X

Risk Management Magazine

Search for Articles

A Near Canopy Catastrophe

A Near Canopy Catastrophe

A Near Canopy Catastrophe

 

CHIEF WARRANT OFFICER 2 EDWARD SMITH
C Troop, 3rd Squadron, 6th Cavalry Regiment (Heavy Cav)
1st Combat Aviation Brigade
Fort Bliss, Texas

 

Army aviation — a world of checklists, acronyms, crew coordination and more checklists. We have multiple documents that instruct us step-by-step on how to start an engine. We also have regulations that tell us we have to follow them. It is so ingrained in aviators that following proper checklist procedures is important that we often find ourselves double- and triple-checking steps that have already been completed and verified by both crewmembers. Still, the checklist can’t cover everything. There are some tasks we must accomplish that tend to fall more on common sense. Sadly, many times these are the tasks that result in Class A, B and C mishaps. A few years ago, I found myself making the statement, “I wish I would have double-checked that.”

Our flight was a standard two-ship, deep-attack training mission. We launched from Camp Humphreys, South Korea, and conducted a deep attack just to the north of Camp Carroll. Aside from an intermittent issue with my gunner’s helmet avionics harness, the mission went as planned and we proceeded to Camp Walker to refuel.

We arrived about 20 minutes later than originally planned. The operations officer informed me after we landed that we wouldn’t have a lot of time on the ground. A flight of four other AH-64Ds was en route and needed the parking area. Camp Walker allows for cold refueling only, so the aircraft needed to be completely restarted before we could depart.

Now the stage was set. We were already running short on time, and, as we were expediting our through-flight, we discovered my gunner was unable to boresight his helmet and his symbology was going in and out. Fortunately for us, there were four crew chiefs and an armament technician from one of our sister companies sitting right next to flight operations. They immediately came over and began assisting with the troubleshooting. After only 10 minutes, they had it figured out and we were set to crank.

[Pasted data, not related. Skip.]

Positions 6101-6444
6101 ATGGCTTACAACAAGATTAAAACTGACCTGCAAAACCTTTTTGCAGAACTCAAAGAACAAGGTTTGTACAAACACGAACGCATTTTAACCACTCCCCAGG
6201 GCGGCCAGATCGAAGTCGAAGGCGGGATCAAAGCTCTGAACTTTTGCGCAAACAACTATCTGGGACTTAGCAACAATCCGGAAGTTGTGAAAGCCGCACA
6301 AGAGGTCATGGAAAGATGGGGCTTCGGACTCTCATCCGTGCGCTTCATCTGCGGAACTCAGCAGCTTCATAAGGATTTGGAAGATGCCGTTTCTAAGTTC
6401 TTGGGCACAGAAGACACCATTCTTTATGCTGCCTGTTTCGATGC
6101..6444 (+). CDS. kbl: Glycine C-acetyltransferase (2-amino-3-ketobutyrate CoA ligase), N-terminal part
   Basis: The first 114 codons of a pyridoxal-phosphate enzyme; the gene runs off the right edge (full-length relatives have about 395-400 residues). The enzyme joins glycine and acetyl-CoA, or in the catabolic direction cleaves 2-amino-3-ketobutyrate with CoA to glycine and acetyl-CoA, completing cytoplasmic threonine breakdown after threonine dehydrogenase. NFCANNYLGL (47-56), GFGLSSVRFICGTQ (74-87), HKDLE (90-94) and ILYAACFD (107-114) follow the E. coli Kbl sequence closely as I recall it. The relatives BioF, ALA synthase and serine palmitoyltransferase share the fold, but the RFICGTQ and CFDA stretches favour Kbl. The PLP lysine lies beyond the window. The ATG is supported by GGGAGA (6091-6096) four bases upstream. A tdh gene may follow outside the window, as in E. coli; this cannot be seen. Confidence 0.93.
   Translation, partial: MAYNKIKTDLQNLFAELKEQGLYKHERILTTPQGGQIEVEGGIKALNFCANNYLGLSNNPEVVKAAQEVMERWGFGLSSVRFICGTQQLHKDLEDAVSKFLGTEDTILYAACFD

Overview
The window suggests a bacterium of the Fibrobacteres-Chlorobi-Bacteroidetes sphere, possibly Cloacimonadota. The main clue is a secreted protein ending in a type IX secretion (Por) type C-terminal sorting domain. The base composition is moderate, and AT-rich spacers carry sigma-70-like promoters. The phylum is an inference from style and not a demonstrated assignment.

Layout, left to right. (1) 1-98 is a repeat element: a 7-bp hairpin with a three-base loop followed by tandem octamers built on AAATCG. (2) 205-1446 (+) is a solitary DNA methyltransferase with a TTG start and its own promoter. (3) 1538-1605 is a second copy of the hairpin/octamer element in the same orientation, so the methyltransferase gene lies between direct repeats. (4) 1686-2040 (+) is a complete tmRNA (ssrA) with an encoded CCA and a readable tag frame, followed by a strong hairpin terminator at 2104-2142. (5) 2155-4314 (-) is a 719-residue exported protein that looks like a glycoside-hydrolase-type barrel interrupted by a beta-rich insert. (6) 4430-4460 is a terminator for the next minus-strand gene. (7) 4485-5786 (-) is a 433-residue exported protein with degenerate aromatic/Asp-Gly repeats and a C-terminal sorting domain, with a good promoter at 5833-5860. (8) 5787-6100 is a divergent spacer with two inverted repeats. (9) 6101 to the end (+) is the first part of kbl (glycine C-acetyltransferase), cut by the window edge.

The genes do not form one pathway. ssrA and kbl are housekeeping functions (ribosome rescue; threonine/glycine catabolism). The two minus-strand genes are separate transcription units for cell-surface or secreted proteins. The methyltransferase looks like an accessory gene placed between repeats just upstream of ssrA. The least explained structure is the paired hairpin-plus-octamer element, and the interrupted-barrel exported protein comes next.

Up to this point, we had followed every step in the checklist and every standard in our safety SOP. The crew chief verified with me that we were ready for engine start and then announced he was going to close my canopy. I was moving pretty quickly through the checklist so I could get the engines cranked and get off the ground. I watched him close the canopy and rotate the handle. I reached down and touched the handle and it felt secure; thus, I completed that step in the checklist. Within five minutes, we had the engines up and ready for flight and I informed my wingman we were on the go.

Soon after departure from Camp Walker, my wingman called and pointed out the flight of four AH-64s to our front. I contacted their flight on the radio and informed them we would climb to 2,000 feet above ground level (1,000 feet above the prescribed departure altitude) and allow them to enter the pattern. After safely passing them, I called air traffic control and began my descent back down to visual flight rules altitude.

No more than 10 seconds after beginning my descent, I saw in my peripheral vision my canopy door started to move outward. By the time I recognized what was happening, it was already too late. My canopy abruptly slammed into the full open position. Miraculously, the flimsy shock managed to hold the door to the aircraft rather than allowing it to enter the rotor system. I screamed for my gunner to take the controls and rapidly decelerate the aircraft. Altogether, the entire mishap lasted no more than a minute from the time the canopy ripped open to the time I secured it.

After landing, shutting down and inspecting the door hinges, I determined I would be able to return to Camp Humphreys. The entire way back I remember sitting there in disbelief, thinking about what had just happened. Of all of the steps in the checklist, how did I manage to not verify the canopy was secure? We were traveling at 120 knots true airspeed and descending at 600-700 feet per minute when the canopy opened. It probably goes without saying that I now triple-check the canopy handle before takeoff.

 

 

  • 22 May 2022
  • Author: USACRC Editor
  • Number of views: 274
  • Comments: 0
Categories: On-DutyAviation
Tags:
Print